Human beings are not necessarily destined to annihilate ourselves.
“…the actual danger of nuclear conflict is now greater than at any point in history.”
FOR YEARS, the Dutch organization PAX has been issuing reports detailing the Armageddon that’s hiding in plain sight. The business of nuclear weapons — and it is in fact a business — does not for the most part take place in secret underground lairs. It is all around us, conducted by corporations and banks that might otherwise make cellphones or cornflakes or autonomous vacuum cleaners.
PAX’s newest paper, “Perilous Profiteering,” should be front-page news around the world. Why it is not is an interesting question.
Nuclear war is still a threat to humanity. It’s true that it’s generally vanished from popular culture and our imagination since the end of the Cold War 30 years ago. What almost no one knows, however, is that many serious observers believe that the actual danger of nuclear conflict is now greater than at any point in history.
The Bulletin of the Atomic Scientists invented its Doomsday Clock in 1947 to express how close the world was to self-destruction. It was initially set at seven minutes to midnight. Since then it has varied, being set both closer to and further away from midnight. But today, in 2021, it is the closest it’s ever been: 100 seconds to midnight. The publication’s reasoning can be read here.
Or take it from such anti-peaceniks as former Secretaries of State Henry Kissinger and the late George Shultz. Together they warned for years of the tremendous danger of nuclear war and called for “a world free of nuclear weapons.”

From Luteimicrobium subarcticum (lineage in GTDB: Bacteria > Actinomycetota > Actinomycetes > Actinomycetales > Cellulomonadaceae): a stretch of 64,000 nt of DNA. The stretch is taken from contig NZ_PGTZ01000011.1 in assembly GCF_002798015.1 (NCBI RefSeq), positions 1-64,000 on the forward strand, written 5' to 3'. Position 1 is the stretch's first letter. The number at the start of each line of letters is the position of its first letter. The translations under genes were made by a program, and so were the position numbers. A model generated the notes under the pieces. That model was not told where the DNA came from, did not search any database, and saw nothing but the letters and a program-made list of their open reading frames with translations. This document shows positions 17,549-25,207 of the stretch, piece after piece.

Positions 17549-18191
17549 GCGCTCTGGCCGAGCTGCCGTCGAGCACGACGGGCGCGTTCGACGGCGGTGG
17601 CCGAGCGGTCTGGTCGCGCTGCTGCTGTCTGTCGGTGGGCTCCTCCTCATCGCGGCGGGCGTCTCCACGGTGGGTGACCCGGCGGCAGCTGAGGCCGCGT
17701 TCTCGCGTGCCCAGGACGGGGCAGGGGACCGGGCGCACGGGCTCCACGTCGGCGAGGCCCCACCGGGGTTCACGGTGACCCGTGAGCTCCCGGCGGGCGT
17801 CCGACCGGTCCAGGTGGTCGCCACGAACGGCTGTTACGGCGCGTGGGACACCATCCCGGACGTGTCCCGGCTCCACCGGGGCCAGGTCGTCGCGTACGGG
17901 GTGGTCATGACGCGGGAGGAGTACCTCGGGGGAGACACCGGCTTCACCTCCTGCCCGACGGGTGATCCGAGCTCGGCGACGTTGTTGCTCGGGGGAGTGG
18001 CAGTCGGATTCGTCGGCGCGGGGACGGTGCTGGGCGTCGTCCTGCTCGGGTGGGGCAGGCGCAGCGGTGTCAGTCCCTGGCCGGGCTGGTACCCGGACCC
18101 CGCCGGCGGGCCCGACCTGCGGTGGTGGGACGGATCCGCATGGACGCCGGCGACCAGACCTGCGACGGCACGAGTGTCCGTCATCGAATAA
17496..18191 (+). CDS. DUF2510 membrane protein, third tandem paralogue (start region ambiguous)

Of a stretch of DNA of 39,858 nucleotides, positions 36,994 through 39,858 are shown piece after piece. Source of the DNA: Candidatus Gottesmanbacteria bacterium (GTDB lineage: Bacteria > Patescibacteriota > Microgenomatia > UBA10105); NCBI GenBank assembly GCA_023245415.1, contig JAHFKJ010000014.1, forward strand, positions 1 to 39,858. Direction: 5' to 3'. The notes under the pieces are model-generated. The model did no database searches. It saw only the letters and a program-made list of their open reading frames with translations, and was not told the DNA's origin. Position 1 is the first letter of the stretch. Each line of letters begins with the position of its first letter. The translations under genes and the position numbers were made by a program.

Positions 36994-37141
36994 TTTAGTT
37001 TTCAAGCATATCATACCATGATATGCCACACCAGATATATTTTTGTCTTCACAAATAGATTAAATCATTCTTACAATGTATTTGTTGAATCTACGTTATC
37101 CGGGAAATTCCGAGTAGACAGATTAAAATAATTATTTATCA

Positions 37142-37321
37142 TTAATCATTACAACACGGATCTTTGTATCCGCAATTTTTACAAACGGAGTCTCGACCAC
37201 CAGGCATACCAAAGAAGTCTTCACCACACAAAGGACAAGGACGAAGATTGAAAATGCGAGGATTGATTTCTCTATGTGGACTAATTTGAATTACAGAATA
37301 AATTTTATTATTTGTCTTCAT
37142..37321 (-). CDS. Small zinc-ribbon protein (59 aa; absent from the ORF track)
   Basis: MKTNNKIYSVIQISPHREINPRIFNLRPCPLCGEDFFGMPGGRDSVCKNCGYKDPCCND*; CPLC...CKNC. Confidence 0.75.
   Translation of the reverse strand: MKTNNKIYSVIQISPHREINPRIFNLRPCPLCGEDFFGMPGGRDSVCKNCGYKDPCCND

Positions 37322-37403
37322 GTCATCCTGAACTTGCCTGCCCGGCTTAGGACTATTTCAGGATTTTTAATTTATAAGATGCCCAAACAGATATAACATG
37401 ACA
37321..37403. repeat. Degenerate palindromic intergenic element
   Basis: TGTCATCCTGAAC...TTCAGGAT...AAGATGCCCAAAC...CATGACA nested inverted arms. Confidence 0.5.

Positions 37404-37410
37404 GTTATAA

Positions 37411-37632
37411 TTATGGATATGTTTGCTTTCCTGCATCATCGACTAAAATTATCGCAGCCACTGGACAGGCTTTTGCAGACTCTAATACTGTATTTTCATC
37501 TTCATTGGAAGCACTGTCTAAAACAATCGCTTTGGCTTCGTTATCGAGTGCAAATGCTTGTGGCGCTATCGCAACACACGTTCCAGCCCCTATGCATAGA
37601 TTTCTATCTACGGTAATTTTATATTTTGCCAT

It therefore would behoove everyone to read the PAX report, both to understand the forces driving us toward obliteration and because it explains why taking action is not pointless. In fact, the report is surprisingly optimistic: Public pressure has recently generated tangible victories over the nuclear weapons industry, suggesting that we may not necessarily be doomed.
Public pressure has recently generated tangible victories over the nuclear weapons industry, suggesting that we may not necessarily be doomed.
PAX explains that 25 companies around the world are particularly involved in the production, manufacture, and development of nuclear weapons. America’s Northrop Grumman makes the most money off nukes, with at least $24 billion in current nuclear contracts. Other U.S. firms such as Raytheon Technologies and Lockheed Martin are close behind. But it is a worldwide industry, with companies in Europe (Airbus), India (Larsen & Toubro), Russia (Rostec), and China (China Aerospace Science and Technology) profiting from the potential end of the world.
The report also closely examines the financial infrastructure that undergirds the physical production of nuclear weapons. At least 338 companies are investors in or facilitators of the nuclear industry. They may own stock in nuclear corporations, hold their bonds, or underwrite their debt offerings. In any case, the system can’t function without them.
The largest investor in the nuclear industry is Vanguard, with $51 billion, followed a few paces behind by BlackRock, with $41 billion.